"Is your husband a good provider?" I see and hear this question all the time, particularly in situations in which the wife is pontificating about how pissed off she is about some Man Shenanigans of the more serious nature. While I can certainly see the value of considering a man's potential to earn and provide as a necessary criterion to his suitability for marriage, I have to admit that in my own case, I did not put it at or even near the top of the list.
The Zen Master takes his work at the comic book store quite seriously as far as his customers' satisfaction is concerned. After all, the life's blood of a healthy comic book store is a steadyish stream of 20-to-40-something single dudes with disposable income and a thing for spandex. Because my husband also runs Gaming Nights at the store, there's a small core group of die-hard role-playing Ubernerds, most of whom are over 35 and have no families other than the aging parents in whose garage, basement or attic they live. These guys, known affectionately as "The Huzbros", are my husband's most loyal customers and they are the ones who will miss the store the most when it closes in October of this year. The store rarely ever did better than just breaking even in the seven years we've had it; as a business venture it has not been what anyone would term as "lucrative". More than anything else, it has been a place for The Zen Master to do what he does best: helping people when and how they truly need it.
The Zen Master used to be a bartender in a rather upscale restaurant in Houston before he packed up his truck and moved to Bumfrag, Nowhere to be with me, his lady love. When he and I were just plain roommates back in the day, I used to go and pick him up from work occasionally when he couldn't get a ride from someone else, and I had the pleasure of watching him work his regulars. Again, Zen Master had loyal, regular customers who came there to drink because he was there in addition to the libations. A bartender's job is to throw down the drinks and listen to the patrons, and he did both with a particular style that earned him his richly-deserved nickname "Zen Master". The job of Comic Book Guy really isn't that different; he throws down the comics or the dice, and he listens to his customers.
Zen Master's been staying out late all this past week. He comes home reeking of beer and anime and he falls into bed exhausted. What's he been up to that's keeping him so occupied? He's working. Not at the shop and not for money but he's working just the same. One of The Huzbros was just diagnosed with colorectal cancer. Darren is 35 and lives in his parents' garage, no wife, no kids. Zen Master has been staying out late to keep him company and cheer him up in that very special Zen Master way. When Darren first got his diagnosis, he called Zen Master and said he was going to take all his Oxycontin and end it all before he was hooked up to machines and unable to reach the bottle.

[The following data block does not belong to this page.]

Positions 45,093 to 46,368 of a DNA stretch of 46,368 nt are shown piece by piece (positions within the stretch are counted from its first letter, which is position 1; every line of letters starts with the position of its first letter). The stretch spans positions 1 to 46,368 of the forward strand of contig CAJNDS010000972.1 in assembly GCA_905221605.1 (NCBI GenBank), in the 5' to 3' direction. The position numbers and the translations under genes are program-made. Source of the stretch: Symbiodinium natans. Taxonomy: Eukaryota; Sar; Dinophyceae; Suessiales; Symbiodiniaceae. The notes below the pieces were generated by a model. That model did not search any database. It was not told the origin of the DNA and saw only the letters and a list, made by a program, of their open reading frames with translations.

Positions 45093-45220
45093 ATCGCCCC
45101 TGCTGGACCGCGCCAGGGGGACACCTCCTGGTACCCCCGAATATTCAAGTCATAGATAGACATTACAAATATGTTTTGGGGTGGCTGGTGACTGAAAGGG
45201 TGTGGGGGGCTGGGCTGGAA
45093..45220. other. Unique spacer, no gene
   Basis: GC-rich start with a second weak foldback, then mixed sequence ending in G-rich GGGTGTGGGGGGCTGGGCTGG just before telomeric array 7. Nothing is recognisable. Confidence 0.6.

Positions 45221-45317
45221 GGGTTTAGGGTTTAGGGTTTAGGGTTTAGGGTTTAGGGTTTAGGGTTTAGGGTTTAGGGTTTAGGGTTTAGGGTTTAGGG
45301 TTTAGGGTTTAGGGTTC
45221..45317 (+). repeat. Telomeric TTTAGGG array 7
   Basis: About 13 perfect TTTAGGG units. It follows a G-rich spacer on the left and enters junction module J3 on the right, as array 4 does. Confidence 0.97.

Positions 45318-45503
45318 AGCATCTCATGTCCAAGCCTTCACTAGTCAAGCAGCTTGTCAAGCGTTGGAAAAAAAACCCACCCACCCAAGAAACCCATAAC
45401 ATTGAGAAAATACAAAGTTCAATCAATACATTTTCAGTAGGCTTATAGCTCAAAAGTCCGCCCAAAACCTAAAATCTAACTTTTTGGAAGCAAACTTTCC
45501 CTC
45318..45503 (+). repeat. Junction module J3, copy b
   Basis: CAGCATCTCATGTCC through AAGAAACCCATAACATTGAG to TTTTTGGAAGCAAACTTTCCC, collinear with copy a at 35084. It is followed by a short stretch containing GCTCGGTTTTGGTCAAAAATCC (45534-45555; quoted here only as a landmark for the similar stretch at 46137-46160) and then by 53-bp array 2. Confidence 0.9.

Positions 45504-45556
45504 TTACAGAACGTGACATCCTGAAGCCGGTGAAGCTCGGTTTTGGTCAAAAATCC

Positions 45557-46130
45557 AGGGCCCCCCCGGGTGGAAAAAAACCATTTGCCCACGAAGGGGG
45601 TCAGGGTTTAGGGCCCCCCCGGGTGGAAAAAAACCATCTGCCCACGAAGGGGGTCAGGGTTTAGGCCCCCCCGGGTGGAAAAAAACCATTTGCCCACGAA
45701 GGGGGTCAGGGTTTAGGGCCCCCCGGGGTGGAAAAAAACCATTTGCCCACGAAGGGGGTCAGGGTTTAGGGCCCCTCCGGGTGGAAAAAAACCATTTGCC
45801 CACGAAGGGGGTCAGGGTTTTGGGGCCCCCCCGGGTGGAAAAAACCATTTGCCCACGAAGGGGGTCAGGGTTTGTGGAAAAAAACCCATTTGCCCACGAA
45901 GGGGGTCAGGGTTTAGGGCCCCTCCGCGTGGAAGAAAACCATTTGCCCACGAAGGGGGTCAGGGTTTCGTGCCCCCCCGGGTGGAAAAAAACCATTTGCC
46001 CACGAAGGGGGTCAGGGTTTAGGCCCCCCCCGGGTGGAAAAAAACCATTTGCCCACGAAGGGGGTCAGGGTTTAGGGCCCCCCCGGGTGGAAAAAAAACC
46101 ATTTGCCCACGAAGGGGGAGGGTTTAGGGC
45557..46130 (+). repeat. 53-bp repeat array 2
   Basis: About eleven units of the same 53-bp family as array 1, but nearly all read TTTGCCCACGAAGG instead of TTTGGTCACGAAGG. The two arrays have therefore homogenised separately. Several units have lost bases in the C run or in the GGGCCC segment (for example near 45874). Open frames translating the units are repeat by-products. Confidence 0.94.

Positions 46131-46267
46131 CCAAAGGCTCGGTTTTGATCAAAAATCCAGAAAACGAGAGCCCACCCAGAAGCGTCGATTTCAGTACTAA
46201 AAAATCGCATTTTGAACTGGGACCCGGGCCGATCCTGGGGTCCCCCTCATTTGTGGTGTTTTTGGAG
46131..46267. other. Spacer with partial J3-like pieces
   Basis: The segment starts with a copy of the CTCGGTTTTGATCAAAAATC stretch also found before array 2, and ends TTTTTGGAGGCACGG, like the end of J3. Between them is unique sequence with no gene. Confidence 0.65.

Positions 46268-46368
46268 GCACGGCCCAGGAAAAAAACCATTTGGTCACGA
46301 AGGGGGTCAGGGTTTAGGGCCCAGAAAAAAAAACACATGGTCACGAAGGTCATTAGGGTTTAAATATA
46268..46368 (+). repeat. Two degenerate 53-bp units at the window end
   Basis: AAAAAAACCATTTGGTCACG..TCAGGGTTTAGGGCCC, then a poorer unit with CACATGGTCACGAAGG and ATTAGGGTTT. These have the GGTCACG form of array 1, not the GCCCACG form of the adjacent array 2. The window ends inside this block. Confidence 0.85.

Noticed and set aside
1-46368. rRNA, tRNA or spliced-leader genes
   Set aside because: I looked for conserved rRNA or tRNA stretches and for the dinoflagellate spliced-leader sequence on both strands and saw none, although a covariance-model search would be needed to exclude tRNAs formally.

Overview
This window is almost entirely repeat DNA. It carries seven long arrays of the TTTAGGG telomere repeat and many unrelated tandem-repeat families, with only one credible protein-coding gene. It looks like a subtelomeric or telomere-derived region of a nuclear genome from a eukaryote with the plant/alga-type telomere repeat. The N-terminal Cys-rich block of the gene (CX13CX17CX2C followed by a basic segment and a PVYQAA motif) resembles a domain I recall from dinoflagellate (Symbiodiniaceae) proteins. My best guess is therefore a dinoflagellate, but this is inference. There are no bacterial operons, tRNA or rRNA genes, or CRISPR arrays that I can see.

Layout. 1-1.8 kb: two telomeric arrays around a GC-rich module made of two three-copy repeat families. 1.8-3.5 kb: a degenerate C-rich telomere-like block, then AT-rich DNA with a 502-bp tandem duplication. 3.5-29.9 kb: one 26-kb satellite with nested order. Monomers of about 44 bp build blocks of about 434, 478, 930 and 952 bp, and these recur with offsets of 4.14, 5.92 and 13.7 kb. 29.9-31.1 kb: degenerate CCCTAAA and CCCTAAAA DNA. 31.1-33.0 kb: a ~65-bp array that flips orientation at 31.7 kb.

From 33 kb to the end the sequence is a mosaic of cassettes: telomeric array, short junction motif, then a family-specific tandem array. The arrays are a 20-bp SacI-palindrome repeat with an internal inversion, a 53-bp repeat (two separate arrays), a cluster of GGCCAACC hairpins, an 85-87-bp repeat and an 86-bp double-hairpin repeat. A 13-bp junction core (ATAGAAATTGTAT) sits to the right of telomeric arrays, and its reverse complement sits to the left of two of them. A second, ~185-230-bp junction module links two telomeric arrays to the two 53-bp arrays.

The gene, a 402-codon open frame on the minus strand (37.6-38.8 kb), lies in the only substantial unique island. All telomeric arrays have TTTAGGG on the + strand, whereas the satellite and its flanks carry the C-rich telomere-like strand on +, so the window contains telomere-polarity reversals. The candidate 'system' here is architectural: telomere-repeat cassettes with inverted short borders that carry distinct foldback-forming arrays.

"Go for it," said Zen Master "I'm not going to tell you that you have everything to live for because you know that's bullshit and you already have 47 other people shoveling that bullshit at you. I'll say that I think suicide is a chickenshit way to go considering all the medical advances there have been and ass cancer isn't quite the death sentence it once was. I'll also say that I don't think it's the cancer that's really scaring you, it's the thought of trying to bang an Asian chick while hooked up to a colostomy bag that's really freaking you out and man, I have to tell you that you personally have a better chance of getting an Asian chick to bang you with a colostomy bag than without one, but you do whatever you want."
It's this kind of in-your-face wisdom that draws people to Zen Master and keeps them there. The other day he was speculating as to exactly why he's That Guy; his theory was that it's because he never seems to be in a bad place and need help himself that makes The Huzbros feel safe being vulnerable with him. Even though the shop is closing and that ought to be the kind of thing that would depress a person, he's not depressed about it, he really has no feelings about it one way or the other because he knows he'll still do the work he does best, taking care of The Huzbros and me and the kids his very special way, and everything will be fine just fine. While I may not have considered earning potential as particularly pertinent criterion, he did. And while I may not have the best track record when it comes to career paths and staying on them, I've never been presented with the opportunity to really try my hardest at something while being emotionally supported in the manner to which Zen Master is accustomed to supporting me. I am scared at the thought of being the sole breadwinner for this family, especially since it involves an entire year of difficult schooling before I can take an exam before I can apply for a job before I get a job, but I know I'd feel way more scared about it if I didn't have Zen Master in my corner. He is an extremely good provider in all the ways that count the most.